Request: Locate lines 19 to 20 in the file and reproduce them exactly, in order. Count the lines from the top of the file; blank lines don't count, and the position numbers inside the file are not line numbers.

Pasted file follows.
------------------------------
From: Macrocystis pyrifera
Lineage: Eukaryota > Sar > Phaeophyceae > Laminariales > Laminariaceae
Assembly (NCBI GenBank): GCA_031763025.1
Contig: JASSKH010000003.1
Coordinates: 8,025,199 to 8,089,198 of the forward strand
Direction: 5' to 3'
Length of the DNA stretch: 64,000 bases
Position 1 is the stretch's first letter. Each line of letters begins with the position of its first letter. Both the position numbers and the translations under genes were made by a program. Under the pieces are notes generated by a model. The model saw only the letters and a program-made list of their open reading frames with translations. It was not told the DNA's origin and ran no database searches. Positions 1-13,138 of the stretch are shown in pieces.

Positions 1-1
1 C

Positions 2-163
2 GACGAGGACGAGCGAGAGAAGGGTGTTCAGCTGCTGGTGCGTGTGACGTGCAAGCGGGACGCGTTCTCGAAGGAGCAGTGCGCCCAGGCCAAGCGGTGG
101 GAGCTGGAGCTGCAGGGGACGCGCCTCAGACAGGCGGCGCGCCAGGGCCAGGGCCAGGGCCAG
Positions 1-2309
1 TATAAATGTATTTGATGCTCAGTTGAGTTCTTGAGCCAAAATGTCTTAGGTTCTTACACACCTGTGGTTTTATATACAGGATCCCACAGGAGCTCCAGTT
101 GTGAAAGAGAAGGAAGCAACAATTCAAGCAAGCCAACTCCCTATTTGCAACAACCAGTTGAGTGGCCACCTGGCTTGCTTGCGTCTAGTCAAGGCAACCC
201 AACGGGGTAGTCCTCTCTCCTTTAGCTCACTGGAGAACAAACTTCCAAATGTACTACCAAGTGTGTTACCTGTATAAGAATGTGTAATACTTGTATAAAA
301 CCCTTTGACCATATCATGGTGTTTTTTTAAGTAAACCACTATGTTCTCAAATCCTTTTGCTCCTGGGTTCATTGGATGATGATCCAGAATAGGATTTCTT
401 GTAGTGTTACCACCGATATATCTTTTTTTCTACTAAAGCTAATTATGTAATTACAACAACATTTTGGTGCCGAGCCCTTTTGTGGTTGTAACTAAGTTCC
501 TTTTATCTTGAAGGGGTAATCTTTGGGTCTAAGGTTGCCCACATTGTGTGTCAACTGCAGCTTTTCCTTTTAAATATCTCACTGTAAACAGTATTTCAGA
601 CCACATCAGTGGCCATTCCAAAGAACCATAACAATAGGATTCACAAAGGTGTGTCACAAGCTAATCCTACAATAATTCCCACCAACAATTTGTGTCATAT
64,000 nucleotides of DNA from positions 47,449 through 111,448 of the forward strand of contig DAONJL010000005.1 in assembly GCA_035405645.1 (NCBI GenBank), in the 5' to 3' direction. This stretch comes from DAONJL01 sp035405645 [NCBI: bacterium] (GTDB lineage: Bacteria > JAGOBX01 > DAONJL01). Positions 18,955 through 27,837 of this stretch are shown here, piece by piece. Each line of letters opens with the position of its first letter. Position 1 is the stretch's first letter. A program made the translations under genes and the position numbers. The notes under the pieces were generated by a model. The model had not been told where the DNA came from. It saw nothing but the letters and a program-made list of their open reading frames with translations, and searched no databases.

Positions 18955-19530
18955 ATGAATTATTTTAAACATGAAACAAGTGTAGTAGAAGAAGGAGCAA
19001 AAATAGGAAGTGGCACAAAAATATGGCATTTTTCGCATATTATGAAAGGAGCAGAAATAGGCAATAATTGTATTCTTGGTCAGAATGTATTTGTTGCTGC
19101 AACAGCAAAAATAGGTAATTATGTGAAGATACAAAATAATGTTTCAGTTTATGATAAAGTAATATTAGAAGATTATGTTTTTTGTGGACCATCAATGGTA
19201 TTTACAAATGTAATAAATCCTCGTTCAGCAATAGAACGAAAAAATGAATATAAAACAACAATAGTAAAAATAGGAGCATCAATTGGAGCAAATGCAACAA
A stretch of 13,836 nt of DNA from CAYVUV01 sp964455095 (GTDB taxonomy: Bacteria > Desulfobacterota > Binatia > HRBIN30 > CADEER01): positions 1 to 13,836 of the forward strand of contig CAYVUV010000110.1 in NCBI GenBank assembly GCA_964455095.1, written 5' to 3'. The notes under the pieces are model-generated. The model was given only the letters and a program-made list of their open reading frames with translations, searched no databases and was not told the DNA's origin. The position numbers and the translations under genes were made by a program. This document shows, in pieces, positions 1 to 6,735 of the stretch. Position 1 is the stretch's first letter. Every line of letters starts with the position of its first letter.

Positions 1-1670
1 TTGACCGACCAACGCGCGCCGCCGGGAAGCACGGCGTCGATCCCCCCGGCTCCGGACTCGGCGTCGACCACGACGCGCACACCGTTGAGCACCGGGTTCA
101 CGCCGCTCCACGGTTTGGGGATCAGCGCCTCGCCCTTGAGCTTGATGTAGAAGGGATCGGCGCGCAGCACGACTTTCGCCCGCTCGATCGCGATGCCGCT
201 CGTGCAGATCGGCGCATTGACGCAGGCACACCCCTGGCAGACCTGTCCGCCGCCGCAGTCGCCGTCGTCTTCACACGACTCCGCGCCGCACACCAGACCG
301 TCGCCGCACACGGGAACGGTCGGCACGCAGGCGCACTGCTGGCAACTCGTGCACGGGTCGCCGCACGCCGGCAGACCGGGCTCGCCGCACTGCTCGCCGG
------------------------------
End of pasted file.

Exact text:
401 GTAGTGTTACCACCGATATATCTTTTTTTCTACTAAAGCTAATTATGTAATTACAACAACATTTTGGTGCCGAGCCCTTTTGTGGTTGTAACTAAGTTCC
501 TTTTATCTTGAAGGGGTAATCTTTGGGTCTAAGGTTGCCCACATTGTGTGTCAACTGCAGCTTTTCCTTTTAAATATCTCACTGTAAACAGTATTTCAGA